Long gone are the days of needing a knife or sandpaper to sharpen a pencil. Today, students use a mechanical or electric pencil sharpener. It’s much faster and more convenient, but how did we arrive at this marvelous innovation?

It was Bernard Lassimonne, a French mathematician, who received the first patent for a pencil sharpener. The year was 1828, and the device relied on a block of wood inset with metal files set at 90 degrees to each other. Cumbersome to use, the device never caught on.

However, another Frenchman, Thierry des Estivaux, was waiting in the wings with an improvement. This device consisted of a single blade in a cone-shaped housing. Today, this is called a prism sharpener, and it’s still in use.

One of the most important pencil sharpener improvements was created in the U.S. by John Lee Love, an African-American inventor. While working in Fall River, Massachusetts as a carpenter, Love invented the Love Sharpener, the first portable pencil sharpener. Love was able to patent his invention in 1897.

Lunch Box

Choosing the right lunch box is something of a declaration of the carrier’s personality. However, lunch boxes had a much more utilitarian beginning in the 19th century. Those lunch boxes were plain and functional, most often carried by working men, and usually were constructed of metal to ensure durability even in places like mines and quarries.

It wasn’t until 1902 that lunch boxes designed for kids were introduced. These were often made to resemble small picnic baskets, but it wasn’t long before entrepreneurs saw an opportunity.

One of the earliest of these was Walt Disney. His hugely popular animated character, Mickey Mouse, was the first character to be featured on a lunch box. Soon, Hopalong Cassidy and the Lone Ranger, and later the Beatles, the Partridge Family and the Harlem Globetrotters, were showing up on lunch boxes everywhere.

Today, metal lunch boxes are rare as most are now manufactured from molded plastic.

White-Out

Sometimes also called liquid paper, typist Bette Nesmith Graham invented White-Out in 1956. Initially, the substance consisted of tempera paint that was run through Graham’s kitchen blender. She began distributing bottles of her “Mistake Out” to her colleagues.

Two years later, Graham founded the Mistake Out Company, still working in her kitchen and garage. The venture finally became a full-time one, and Graham sold the company to the Gillette Corporation in 1979.

Whether your invention belongs in the classroom, the factory or the operating room, it’s wise to protect it with a patent. Speak with the IP professionals at Williams IP Law to learn more about how to protect your innovation.

What You Need To Know About Textile Patents

The textile industry has always been an innovative one. It’s also one of the oldest industries, dating back nearly to the dawn of civilization.

Despite the long history of textiles, there are still plenty of innovations to be made. These may include a trendy new fabric design that’s the talk of the runways in Milan or a woven fabric that could function as an implantable medical device. Regardless, some form of intellectual property, or IP, protection may be necessary.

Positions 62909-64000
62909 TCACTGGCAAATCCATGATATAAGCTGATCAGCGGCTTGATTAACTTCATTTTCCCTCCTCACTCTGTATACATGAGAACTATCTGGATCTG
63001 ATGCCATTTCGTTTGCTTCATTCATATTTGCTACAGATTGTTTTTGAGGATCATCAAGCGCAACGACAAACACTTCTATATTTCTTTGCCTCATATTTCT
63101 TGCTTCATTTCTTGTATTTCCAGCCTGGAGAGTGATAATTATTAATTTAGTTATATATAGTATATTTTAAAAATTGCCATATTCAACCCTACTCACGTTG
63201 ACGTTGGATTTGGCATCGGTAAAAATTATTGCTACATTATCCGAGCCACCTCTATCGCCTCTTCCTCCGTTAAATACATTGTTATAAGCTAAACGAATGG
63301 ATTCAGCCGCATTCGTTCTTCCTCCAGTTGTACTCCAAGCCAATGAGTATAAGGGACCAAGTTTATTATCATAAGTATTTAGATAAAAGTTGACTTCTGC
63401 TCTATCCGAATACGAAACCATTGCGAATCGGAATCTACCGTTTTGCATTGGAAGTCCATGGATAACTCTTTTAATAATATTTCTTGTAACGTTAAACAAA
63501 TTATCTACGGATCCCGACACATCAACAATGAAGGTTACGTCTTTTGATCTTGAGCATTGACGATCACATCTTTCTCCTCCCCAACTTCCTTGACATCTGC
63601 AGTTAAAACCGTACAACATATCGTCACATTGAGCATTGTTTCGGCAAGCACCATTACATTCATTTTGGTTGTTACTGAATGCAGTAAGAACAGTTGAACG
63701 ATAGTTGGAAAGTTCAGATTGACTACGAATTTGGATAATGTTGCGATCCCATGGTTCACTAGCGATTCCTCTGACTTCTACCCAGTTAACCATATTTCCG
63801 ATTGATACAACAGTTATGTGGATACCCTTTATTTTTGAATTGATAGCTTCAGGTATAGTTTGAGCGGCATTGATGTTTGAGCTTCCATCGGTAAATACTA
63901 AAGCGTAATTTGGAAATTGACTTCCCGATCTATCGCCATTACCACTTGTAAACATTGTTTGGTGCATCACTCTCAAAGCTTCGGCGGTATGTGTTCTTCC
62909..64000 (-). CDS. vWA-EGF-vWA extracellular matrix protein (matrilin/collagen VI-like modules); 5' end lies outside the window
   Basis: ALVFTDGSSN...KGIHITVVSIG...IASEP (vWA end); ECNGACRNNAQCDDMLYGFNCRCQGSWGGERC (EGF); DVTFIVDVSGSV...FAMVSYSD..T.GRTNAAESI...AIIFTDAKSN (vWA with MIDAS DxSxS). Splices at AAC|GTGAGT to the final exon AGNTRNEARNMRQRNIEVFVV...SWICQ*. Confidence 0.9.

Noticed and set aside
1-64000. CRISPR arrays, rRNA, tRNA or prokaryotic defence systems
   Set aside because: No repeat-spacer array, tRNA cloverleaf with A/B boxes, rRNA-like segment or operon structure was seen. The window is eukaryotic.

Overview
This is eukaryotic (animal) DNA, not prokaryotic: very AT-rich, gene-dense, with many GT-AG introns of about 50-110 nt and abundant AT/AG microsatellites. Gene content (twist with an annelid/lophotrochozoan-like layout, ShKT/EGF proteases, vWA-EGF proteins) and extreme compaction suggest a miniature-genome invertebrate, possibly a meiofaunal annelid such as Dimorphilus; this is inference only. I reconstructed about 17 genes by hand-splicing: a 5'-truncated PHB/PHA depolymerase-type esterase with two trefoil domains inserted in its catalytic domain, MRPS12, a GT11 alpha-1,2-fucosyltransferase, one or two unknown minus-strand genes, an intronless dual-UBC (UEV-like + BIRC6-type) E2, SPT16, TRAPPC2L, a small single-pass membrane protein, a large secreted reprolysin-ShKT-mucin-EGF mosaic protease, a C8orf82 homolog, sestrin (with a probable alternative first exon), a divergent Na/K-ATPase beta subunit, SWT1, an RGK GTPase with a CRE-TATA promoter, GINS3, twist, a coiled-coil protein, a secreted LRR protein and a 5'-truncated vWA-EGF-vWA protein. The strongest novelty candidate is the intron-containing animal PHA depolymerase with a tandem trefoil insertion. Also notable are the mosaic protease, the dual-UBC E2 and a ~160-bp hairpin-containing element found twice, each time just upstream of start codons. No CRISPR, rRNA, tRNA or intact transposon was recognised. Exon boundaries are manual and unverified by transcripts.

A closer look at the history of textiles and its relationship to intellectual property will make this clear.

History of Textiles

From the Latin word “texere,” meaning “to weave,” textiles typically are flexible materials composed of networks of either artificial or natural fibers, which usually are called yarn. The yarn is then pressed, knotted, crocheted, knitted or woven into a textile.

Some of the earliest examples of textile manufacture date back to the sixth and seventh centuries BC in Europe. India was spinning cotton as early as 3,000 BC and was manufacturing silk by 400 AD. Egyptians began spinning and weaving linen around 3,400 BC while the Chinese started spinning silk around 2,600 BC.

Raw wool was the most commonly used textile material for centuries. Some societies also used flax or cotton. Textile operations were small, perhaps just a single cottage in a village where manufactured goods were painstakingly produced by hand.

In the latter half of the 18th century, the dawn of the Industrial Revolution permanently changed the textile manufacturing landscape. Hand production became less prominent during the following decades, and machines powered by steam or water dominated factories across Europe and America.

Innovations like the spinning jenny and the flying shuttle made it easier than ever before to produce mass quantities of textiles. Of course, all of these machines and their component parts needed IP protection, and so did some of the textiles that they were used to manufacture.

Textiles & Intellectual Property

Improvements in the manufacture of textiles go hand-in-hand with IP protection. An inventor who makes a significant improvement on a sewing machine or who builds an entirely new weaving machine certainly will want to seek patent protection for it.

However, other forms of IP protection also may be appropriate. It is possible to protect a new fabric or other textile with a design patent, which is directed to a “new, original, and ornamental design.” Obtaining design patent protection usually is less complicated than obtaining a utility patent, yet it still provides valuable coverage. Any non-functional aspect of the design may be protected, and this protection extends for a period of 14 years.

Alternatively, it may be appropriate to seek a trademark registration for a textile. In the U.S., trademarks function as source identifiers. It is possible for a fabric design as well as a footwear or clothing design to be protected as a trademark. Obtaining a trademark registration for a textile can be tricky as the U.S. Patent and Trademark Office does not consider such designs “inherently distinctive.” Instead, the applicant must demonstrate a secondary meaning or some level of acquired distinctiveness before a registration is issued. A trademark registration can be maintained in perpetuity as long as the registered mark continues to be used in U.S. commerce.